Guard dies trying to restrain drunk

Attack came two hours after mother phoned to say his brother had been murdered

An East London security guard who tried to restrain a drunk customer arguing with another motorist over a parking space at a mall died after he was punched and hit his head on the pavement. Tragically, his death came just two hours after his mother had phoned him to say that his brother in Cape Town had been murdered.

Zukile Mhlakaza, 25, from Xhobani Security, sustained brain damage after the punch and was declared dead at Frere Hospital. His alleged attacker, truck driver, Luyanda Aya, 31, claimed he had acted in self-defence after security guards had tackled him.

But Xhobani bosses alleged Aya had been running amok, causing a disturbance.

“I can’t remember everything. I was drunk,” Aya said.

Mhlakaza’s boss, Sebenzile Somi, said Mhlakaza had been punched so hard that he fell, smashing his head against the concrete pavement. East London police spokesman Warrant Officer Hazel Mqala said a case of murder had been opened at the Fleet Street police station.

Aya, of Scenery Park, claimed he had been attacked by a group of security guards.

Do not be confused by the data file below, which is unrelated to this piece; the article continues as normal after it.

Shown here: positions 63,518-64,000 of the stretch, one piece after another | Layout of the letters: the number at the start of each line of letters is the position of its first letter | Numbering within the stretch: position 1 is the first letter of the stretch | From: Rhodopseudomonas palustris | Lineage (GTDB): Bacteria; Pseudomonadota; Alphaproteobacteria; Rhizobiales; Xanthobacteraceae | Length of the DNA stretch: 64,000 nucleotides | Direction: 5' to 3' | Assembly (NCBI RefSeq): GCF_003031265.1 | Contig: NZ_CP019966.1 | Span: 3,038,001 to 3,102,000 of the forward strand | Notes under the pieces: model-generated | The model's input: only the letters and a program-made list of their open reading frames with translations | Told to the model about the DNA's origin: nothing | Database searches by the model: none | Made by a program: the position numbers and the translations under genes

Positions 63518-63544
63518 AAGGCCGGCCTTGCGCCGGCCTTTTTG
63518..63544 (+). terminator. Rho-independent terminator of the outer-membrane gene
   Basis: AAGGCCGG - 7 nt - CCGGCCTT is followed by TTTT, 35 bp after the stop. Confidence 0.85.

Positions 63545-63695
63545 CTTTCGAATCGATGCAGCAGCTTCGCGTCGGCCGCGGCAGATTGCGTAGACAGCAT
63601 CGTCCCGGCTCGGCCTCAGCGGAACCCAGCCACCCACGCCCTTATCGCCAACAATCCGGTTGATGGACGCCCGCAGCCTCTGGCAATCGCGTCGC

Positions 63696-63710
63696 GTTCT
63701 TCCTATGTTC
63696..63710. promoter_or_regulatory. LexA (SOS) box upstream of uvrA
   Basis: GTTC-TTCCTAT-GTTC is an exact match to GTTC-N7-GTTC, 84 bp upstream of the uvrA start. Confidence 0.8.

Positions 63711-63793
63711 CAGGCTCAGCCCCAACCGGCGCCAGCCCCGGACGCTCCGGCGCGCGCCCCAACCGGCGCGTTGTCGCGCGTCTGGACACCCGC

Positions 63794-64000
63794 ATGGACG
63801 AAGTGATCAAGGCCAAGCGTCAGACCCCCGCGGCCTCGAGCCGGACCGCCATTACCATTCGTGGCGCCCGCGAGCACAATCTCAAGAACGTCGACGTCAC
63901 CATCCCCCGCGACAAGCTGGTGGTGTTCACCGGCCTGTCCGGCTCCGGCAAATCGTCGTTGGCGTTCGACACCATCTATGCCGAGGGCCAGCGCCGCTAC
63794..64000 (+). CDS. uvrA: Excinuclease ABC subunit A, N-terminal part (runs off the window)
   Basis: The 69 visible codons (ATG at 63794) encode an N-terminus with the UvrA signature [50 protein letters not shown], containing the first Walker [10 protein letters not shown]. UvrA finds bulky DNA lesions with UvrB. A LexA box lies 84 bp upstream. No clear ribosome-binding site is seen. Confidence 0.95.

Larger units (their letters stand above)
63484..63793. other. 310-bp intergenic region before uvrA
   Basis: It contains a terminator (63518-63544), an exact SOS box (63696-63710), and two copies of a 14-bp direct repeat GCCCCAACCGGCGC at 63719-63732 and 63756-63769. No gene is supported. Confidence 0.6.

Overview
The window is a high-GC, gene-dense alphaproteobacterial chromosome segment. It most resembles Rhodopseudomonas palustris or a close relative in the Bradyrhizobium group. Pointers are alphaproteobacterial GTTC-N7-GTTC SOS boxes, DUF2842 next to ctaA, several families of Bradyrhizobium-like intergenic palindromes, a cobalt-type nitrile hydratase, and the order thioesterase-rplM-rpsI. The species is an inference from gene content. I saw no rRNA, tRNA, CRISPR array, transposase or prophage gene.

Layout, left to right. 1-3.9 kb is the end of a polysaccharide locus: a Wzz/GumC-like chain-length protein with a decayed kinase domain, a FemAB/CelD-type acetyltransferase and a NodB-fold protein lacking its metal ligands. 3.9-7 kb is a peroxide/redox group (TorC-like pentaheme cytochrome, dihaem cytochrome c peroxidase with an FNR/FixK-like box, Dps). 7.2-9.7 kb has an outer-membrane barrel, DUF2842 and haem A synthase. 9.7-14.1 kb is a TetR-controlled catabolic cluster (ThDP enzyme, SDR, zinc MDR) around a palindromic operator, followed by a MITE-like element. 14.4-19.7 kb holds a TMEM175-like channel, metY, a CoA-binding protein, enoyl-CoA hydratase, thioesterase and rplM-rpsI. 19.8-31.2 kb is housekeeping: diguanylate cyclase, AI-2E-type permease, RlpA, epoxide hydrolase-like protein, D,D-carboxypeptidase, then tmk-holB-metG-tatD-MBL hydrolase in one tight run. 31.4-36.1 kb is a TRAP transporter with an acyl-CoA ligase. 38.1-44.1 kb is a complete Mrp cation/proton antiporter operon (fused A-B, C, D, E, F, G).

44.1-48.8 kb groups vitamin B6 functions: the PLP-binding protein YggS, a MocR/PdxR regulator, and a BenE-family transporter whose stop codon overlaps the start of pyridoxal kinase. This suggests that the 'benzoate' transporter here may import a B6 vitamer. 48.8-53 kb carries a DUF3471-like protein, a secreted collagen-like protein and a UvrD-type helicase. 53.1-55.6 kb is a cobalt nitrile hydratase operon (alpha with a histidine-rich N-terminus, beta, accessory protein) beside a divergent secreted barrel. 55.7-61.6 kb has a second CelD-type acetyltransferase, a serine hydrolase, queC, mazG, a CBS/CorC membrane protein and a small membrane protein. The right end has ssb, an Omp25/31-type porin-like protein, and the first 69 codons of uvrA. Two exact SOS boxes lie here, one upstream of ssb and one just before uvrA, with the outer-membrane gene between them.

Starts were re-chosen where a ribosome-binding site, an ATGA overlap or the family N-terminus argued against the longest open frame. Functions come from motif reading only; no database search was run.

“I have a swollen face, swollen body and torn lips,” he said. “My kneecap is broken and my back has knobkerrie scars.”

Malcomess Mall security manager Eric Moss said the fight was allegedly started by the intoxicated truck driver, who had also been accused of assaulting a security guard at Tops before that.

Moss said the truck driver arrived in a Corolla and became embroiled in an argument with another motorist, who had pulled into a parking space ahead of him.

The other driver left, but Aya then went to a group of men and started arguing with them. “He was drunk,” Moss said.

Mhlakaza tried to restrain him and was punched. Moss said a crowd of bystanders took the side of the intoxicated man and wanted to attack the guards, but they dispersed when a Xhobani security manager pulled out his firearm.

“I had to draw my firearm otherwise we were going to be in trouble,” the manager, Sebenzile Somi, said.

Moss said the man had been seen drinking in the parking lot in front of Tops liquor store earlier. He said he had been battling for years to restrict customers from drinking in the parking lot.

“I put up signs stating clearly that the parking lot is a no-drinking zone, but customers would just say that we should stop selling alcohol at Tops if we want them to stop drinking there.”

Mhlakaza had worked for Xhobani since 2014. He was described both by the mall management and the security company as honest and hardworking.

Moss said: “He was very friendly. He was the most loved security guard at the mall. The way he communicated with everyone was absolutely brilliant.”

Mhlakaza’s family, who must now organise a double funeral at their Mqanduli home, were too upset to comment.

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